Lipomas are slow growing benign tumors that develop in fat tissues. Gastric lipomas account for only 5% of all gastrointestinal lipomas. Although they are usually asymptomatic and detected incidentally.
We report a new case on a 54-year-old male patient admitted to our clinical complaints of a vague lump in the upper abdomen, regarding a feeling of fullness in the stomach and early satiety for 10 months, no pathological finding was made.
The Gastrointestinal Endoscopy showed the existence of a mass with an external pressure narrowing the lumen situated at the corpus of stomach. An endoscopic biopsy reported it to be lipoma with no evidence of malignant cells.
CT scan showed an ovoid intraluminal mass of fat attenuation with strands of soft tissue component involving the body region of the stomach (Figure 1).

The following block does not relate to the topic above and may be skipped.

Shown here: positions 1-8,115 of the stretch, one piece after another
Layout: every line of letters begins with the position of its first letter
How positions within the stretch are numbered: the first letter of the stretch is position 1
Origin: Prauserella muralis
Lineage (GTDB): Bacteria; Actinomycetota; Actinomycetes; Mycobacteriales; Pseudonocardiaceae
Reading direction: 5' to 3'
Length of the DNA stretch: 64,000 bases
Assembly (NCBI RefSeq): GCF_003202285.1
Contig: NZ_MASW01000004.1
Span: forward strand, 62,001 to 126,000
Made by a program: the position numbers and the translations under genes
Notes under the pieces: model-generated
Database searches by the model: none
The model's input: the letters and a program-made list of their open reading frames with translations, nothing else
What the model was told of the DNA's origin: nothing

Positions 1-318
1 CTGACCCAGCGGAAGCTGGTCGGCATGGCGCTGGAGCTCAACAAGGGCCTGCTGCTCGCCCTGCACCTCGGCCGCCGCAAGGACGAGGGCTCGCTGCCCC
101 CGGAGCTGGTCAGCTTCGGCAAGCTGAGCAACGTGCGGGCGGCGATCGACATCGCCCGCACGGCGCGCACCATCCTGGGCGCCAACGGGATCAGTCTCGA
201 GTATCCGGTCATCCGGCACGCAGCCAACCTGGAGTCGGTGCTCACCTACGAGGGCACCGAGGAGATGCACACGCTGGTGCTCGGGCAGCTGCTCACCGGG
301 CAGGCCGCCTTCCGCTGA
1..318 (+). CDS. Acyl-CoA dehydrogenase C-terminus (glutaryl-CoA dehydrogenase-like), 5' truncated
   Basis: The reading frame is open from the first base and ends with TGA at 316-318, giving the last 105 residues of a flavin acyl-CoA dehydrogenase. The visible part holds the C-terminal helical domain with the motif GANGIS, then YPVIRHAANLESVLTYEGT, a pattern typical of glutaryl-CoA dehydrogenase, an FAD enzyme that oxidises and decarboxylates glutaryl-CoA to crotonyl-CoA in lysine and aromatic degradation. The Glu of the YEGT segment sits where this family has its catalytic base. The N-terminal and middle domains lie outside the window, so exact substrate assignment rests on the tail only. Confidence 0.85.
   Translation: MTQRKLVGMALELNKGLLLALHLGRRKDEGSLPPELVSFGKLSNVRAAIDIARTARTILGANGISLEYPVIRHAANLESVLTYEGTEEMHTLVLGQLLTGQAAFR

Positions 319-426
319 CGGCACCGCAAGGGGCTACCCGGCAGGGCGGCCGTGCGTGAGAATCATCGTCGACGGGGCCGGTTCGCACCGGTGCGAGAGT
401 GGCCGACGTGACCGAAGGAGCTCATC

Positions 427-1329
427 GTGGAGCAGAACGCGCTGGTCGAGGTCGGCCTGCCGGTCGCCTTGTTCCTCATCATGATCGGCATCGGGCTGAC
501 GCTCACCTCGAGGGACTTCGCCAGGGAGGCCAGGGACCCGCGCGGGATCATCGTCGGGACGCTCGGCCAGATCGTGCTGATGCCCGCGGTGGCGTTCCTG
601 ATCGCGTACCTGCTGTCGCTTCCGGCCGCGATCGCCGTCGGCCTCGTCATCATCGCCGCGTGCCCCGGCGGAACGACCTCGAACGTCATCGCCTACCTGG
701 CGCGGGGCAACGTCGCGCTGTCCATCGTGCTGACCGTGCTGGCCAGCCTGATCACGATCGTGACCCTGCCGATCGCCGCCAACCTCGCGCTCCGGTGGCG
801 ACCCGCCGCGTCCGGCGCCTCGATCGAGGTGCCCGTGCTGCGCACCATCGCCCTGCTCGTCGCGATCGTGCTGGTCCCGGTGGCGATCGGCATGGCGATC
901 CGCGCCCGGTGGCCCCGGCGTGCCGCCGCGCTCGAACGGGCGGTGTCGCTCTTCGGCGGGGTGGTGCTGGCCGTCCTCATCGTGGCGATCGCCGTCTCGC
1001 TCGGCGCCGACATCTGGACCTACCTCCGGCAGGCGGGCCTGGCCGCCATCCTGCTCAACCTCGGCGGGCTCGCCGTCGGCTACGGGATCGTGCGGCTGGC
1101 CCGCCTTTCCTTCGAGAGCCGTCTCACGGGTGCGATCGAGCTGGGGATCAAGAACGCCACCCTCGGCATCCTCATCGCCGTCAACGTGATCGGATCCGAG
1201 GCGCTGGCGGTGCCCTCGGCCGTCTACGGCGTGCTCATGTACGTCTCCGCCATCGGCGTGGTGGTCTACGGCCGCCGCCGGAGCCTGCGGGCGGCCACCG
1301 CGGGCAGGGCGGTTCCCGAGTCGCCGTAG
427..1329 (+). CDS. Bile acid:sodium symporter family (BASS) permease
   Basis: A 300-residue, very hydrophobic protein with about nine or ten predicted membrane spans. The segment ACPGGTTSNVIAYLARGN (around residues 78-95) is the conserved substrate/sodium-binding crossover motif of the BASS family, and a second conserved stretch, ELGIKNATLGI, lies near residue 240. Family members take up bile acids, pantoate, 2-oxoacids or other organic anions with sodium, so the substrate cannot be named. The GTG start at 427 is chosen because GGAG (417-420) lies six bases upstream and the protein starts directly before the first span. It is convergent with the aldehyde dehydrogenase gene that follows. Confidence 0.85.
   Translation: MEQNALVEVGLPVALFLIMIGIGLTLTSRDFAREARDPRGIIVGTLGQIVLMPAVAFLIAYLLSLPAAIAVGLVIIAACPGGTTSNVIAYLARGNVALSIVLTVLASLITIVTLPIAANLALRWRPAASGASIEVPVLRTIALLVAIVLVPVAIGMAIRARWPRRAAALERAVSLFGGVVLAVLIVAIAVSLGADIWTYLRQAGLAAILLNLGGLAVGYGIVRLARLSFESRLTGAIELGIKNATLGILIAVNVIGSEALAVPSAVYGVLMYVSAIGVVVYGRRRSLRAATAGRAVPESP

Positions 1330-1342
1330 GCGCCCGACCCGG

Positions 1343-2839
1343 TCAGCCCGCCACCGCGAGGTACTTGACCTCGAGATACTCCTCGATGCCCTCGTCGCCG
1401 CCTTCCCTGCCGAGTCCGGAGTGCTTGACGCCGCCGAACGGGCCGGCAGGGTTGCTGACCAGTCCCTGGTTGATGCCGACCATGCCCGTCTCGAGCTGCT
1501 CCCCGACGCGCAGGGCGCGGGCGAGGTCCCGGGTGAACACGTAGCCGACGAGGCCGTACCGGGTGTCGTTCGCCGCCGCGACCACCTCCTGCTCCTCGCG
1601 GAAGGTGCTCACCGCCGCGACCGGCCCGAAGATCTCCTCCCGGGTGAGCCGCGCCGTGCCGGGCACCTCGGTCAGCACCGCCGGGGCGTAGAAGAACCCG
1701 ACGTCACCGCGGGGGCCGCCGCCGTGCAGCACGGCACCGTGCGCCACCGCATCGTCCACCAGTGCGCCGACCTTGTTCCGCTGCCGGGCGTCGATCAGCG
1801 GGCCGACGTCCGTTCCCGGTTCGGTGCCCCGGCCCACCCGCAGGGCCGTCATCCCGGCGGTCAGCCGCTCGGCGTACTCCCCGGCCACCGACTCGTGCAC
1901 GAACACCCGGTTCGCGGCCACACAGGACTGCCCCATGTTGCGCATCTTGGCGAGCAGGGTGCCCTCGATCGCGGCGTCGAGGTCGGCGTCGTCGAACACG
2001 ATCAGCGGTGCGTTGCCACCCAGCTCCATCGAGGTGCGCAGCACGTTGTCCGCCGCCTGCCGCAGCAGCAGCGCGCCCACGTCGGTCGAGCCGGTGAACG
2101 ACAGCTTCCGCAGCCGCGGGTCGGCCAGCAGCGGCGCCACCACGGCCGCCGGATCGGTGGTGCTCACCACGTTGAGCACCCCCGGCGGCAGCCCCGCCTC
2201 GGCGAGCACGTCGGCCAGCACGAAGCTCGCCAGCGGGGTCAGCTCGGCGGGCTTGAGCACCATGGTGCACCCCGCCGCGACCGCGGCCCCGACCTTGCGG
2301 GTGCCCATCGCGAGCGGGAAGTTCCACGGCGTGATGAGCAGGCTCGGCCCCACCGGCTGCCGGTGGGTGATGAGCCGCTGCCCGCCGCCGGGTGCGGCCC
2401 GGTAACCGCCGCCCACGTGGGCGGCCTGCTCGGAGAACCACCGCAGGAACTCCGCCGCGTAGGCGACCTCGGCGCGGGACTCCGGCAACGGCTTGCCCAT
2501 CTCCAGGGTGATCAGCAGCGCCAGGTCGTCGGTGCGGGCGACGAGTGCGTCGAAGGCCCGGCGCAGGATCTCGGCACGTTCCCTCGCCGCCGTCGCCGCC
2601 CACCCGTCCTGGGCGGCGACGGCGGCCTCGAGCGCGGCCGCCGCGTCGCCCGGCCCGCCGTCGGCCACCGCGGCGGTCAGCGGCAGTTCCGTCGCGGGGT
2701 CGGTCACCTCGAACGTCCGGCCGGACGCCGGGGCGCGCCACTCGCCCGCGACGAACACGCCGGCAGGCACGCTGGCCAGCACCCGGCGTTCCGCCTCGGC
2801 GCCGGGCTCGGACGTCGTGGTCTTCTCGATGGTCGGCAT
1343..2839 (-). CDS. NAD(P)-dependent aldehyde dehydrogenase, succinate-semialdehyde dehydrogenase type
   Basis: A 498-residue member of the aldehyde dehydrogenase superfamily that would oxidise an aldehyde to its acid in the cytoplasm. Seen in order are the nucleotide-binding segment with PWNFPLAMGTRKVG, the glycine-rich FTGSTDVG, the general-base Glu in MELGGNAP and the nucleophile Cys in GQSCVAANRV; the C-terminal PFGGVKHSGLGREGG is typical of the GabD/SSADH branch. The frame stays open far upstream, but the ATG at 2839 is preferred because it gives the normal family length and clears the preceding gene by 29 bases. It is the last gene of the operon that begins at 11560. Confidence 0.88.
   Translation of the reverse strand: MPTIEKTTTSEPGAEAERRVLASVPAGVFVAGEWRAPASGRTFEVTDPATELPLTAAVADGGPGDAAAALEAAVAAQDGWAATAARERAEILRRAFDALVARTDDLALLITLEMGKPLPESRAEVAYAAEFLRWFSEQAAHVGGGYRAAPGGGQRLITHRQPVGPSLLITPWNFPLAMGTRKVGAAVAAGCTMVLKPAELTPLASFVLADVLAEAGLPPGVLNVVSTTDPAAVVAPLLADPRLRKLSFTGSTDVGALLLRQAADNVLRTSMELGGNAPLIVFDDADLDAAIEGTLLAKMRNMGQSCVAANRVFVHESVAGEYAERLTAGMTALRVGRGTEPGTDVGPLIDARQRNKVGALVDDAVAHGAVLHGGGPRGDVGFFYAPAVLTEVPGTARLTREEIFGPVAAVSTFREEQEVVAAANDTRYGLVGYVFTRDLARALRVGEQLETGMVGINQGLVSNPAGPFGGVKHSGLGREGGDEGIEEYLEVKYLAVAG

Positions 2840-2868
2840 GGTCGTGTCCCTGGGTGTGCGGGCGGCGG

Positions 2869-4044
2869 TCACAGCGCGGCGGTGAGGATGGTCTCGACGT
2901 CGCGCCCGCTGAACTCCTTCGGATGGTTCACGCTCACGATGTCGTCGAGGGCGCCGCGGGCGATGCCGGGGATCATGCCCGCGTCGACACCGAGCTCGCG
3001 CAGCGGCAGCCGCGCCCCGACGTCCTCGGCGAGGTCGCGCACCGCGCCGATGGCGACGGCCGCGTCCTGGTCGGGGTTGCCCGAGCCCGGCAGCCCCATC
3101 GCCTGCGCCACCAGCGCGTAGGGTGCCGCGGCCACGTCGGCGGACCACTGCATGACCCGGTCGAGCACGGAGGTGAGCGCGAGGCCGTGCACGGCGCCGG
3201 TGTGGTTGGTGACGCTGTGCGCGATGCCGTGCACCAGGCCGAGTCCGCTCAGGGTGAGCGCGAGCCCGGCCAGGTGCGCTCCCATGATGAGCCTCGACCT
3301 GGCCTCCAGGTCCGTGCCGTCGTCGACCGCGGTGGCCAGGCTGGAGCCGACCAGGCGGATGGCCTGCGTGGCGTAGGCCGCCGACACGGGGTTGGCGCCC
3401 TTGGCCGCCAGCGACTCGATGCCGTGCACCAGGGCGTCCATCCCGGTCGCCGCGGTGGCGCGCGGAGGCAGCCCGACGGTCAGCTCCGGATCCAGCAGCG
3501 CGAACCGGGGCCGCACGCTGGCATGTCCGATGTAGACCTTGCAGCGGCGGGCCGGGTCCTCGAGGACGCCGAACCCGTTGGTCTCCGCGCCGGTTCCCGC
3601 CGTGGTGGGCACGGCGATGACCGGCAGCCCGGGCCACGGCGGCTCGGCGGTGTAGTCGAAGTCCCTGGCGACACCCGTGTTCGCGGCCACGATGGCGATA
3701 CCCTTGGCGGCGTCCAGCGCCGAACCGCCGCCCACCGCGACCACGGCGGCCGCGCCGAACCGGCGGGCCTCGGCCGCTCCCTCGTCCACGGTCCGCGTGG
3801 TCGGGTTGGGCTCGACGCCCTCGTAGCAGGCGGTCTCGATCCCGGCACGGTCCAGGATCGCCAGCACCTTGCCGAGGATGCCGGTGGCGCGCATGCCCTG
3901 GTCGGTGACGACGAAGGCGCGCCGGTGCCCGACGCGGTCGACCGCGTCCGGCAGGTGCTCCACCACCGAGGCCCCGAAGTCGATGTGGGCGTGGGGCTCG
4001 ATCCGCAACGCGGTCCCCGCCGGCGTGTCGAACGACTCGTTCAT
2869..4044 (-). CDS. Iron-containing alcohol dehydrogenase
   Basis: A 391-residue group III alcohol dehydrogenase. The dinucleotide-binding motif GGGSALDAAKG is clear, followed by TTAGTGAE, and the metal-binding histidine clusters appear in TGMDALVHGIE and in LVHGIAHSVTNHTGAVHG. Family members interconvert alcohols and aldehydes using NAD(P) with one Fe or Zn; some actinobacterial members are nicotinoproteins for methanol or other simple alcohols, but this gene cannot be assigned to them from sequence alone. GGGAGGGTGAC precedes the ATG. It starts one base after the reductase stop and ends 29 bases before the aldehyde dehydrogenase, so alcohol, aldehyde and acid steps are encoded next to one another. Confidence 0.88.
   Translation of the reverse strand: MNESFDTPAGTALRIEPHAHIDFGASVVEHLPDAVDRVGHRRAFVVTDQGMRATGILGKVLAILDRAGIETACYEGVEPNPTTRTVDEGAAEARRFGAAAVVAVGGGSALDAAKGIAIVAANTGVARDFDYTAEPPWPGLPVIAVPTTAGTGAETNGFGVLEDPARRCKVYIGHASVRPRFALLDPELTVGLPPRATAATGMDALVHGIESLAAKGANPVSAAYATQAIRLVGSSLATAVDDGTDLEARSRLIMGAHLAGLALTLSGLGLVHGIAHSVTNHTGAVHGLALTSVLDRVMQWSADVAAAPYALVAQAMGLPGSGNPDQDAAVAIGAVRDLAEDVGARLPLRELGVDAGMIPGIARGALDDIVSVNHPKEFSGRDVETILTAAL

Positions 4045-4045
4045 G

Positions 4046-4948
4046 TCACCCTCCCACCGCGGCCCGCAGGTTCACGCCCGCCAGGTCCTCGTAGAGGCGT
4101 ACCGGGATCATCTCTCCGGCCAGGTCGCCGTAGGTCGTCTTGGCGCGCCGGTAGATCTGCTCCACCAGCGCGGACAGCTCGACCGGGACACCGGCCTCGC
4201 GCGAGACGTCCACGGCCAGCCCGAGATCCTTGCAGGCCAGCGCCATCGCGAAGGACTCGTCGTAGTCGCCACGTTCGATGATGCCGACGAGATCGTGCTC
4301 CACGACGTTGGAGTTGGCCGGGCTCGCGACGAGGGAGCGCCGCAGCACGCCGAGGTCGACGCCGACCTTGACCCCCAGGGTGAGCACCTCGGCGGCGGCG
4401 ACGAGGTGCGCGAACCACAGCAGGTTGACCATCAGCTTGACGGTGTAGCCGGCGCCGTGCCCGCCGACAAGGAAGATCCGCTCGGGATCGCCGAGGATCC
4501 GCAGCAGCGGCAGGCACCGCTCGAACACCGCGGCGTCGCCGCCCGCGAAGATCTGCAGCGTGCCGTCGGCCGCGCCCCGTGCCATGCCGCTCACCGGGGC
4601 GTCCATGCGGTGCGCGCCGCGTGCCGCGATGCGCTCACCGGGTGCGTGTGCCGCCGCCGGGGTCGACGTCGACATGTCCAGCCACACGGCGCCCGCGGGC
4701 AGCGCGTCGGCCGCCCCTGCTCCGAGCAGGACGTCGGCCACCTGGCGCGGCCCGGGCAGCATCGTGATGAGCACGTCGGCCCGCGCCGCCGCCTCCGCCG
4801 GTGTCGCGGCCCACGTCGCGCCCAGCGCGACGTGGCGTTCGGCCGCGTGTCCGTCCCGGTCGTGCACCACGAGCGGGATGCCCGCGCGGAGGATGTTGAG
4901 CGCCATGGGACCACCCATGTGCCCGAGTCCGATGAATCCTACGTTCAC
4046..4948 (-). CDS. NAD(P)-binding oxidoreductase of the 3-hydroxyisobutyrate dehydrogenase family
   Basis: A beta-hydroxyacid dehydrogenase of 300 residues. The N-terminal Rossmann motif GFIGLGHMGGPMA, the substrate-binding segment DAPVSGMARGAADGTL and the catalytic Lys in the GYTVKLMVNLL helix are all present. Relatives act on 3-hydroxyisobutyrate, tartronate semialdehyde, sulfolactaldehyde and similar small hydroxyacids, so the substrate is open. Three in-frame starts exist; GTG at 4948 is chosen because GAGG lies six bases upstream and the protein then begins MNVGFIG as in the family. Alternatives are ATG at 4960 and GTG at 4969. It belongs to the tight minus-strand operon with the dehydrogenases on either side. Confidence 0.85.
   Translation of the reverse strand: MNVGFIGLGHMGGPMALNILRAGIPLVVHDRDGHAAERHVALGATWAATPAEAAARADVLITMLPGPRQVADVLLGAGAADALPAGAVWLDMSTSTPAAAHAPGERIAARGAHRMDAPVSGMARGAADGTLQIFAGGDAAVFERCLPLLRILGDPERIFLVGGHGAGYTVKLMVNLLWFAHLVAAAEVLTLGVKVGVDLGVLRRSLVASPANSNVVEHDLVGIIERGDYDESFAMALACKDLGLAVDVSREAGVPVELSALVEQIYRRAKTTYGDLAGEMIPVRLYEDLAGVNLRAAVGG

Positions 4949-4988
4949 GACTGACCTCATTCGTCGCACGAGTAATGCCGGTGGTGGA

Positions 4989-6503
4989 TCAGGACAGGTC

Figure 1: CT scan showing a well-defined oval shaped soft tissue lesion of fat density arising from the posterior wall of the stomach. View Figure 1
The patient underwent surgical laparoscopic. On surgery, a lipomatous mass measuring 10 × 8 cm of the stomach cavity was found. There was no evidence of perigastric or celiac lymph nodes. The whole mass was removed by laparoscopic enucleation (Figure 2 and Figure 3). The postoperative course was uneventful. Histopathologic examination of the specimen confirmed the mass to be a benign submucosal lipoma.
Figure 2: Laparoscopic resection of the stomach mass. View Figure 2
Figure 3: Lipoma. View Figure 3
The patient was discharged on the fifth day following the surgery with no complications. He has completed 2 years of follow up and has not shown any evidence of recurrence in terms of symptoms or tumor.